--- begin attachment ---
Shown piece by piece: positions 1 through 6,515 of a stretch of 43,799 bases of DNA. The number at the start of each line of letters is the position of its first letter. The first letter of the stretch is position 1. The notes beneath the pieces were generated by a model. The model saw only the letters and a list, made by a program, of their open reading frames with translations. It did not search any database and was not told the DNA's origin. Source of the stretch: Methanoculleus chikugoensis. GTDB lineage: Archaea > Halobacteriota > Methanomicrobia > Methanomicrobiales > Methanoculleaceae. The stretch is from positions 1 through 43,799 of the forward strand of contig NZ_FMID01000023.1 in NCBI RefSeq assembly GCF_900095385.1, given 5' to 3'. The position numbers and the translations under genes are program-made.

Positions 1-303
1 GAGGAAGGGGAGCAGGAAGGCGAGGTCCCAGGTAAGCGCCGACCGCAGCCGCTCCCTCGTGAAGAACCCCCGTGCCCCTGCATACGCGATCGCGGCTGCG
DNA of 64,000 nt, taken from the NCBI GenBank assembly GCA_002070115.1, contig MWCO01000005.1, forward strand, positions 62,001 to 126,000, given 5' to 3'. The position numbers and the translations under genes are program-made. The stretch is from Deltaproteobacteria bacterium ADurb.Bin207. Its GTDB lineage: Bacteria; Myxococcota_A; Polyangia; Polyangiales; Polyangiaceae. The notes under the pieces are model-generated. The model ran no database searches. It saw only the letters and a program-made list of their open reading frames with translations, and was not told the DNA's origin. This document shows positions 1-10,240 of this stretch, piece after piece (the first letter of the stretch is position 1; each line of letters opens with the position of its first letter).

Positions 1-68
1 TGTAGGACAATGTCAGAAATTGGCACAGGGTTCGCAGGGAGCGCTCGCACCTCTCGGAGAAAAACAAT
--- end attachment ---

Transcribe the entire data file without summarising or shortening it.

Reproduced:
Shown piece by piece: positions 1 through 6,515 of a stretch of 43,799 bases of DNA. The number at the start of each line of letters is the position of its first letter. The first letter of the stretch is position 1. The notes beneath the pieces were generated by a model. The model saw only the letters and a list, made by a program, of their open reading frames with translations. It did not search any database and was not told the DNA's origin. Source of the stretch: Methanoculleus chikugoensis. GTDB lineage: Archaea > Halobacteriota > Methanomicrobia > Methanomicrobiales > Methanoculleaceae. The stretch is from positions 1 through 43,799 of the forward strand of contig NZ_FMID01000023.1 in NCBI RefSeq assembly GCF_900095385.1, given 5' to 3'. The position numbers and the translations under genes are program-made.

Positions 1-303
1 GAGGAAGGGGAGCAGGAAGGCGAGGTCCCAGGTAAGCGCCGACCGCAGCCGCTCCCTCGTGAAGAACCCCCGTGCCCCTGCATACGCGATCGCGGCTGCG
DNA of 64,000 nt, taken from the NCBI GenBank assembly GCA_002070115.1, contig MWCO01000005.1, forward strand, positions 62,001 to 126,000, given 5' to 3'. The position numbers and the translations under genes are program-made. The stretch is from Deltaproteobacteria bacterium ADurb.Bin207. Its GTDB lineage: Bacteria; Myxococcota_A; Polyangia; Polyangiales; Polyangiaceae. The notes under the pieces are model-generated. The model ran no database searches. It saw only the letters and a program-made list of their open reading frames with translations, and was not told the DNA's origin. This document shows positions 1-10,240 of this stretch, piece after piece (the first letter of the stretch is position 1; each line of letters opens with the position of its first letter).

Positions 1-68
1 TGTAGGACAATGTCAGAAATTGGCACAGGGTTCGCAGGGAGCGCTCGCACCTCTCGGAGAAAAACAAT